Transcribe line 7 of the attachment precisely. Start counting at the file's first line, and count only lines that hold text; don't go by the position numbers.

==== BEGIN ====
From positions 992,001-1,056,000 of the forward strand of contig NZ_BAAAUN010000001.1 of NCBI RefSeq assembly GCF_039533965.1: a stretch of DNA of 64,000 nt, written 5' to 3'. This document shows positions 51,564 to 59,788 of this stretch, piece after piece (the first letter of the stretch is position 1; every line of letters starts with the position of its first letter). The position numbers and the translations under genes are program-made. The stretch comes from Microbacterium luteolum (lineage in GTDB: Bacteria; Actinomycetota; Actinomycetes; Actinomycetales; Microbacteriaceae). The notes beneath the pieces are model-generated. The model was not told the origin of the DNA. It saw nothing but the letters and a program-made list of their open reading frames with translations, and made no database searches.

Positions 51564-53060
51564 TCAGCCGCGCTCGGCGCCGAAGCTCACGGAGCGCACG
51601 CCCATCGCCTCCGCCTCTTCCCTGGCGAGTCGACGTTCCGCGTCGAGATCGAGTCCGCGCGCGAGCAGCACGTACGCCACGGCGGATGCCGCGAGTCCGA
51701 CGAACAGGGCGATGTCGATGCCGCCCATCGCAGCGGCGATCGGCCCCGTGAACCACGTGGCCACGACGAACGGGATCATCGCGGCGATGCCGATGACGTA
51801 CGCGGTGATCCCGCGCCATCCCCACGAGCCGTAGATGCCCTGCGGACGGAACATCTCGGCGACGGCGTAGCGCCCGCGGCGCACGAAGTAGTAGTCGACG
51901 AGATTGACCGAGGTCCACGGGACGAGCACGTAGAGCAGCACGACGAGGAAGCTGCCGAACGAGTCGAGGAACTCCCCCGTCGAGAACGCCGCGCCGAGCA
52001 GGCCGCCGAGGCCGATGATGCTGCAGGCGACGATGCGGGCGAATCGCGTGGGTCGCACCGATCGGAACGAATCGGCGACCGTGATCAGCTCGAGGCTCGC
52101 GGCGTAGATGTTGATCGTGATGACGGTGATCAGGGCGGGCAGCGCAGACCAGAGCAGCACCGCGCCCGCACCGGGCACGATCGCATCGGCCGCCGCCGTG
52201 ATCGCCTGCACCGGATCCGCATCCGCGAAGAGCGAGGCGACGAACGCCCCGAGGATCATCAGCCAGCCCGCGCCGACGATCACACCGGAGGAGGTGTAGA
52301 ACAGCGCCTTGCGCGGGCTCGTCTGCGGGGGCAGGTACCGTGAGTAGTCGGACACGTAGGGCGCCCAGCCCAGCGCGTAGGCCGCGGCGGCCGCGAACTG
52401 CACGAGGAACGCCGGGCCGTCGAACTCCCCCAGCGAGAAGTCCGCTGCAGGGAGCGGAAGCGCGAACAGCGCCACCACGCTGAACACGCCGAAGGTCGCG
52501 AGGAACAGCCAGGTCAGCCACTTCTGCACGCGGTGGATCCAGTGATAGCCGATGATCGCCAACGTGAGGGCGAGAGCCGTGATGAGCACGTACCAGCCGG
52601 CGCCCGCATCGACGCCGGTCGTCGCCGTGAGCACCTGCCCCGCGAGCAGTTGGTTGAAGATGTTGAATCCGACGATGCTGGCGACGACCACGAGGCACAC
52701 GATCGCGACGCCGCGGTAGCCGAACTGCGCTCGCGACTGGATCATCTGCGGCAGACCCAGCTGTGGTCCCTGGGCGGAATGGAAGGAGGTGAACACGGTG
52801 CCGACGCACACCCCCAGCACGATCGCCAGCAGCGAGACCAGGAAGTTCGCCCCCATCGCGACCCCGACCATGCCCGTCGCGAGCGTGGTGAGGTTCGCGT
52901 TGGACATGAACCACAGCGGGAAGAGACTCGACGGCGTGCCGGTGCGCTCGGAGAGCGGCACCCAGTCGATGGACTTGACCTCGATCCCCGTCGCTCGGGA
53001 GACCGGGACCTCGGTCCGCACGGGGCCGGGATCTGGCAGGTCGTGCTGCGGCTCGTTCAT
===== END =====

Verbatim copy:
51901 AGATTGACCGAGGTCCACGGGACGAGCACGTAGAGCAGCACGACGAGGAAGCTGCCGAACGAGTCGAGGAACTCCCCCGTCGAGAACGCCGCGCCGAGCA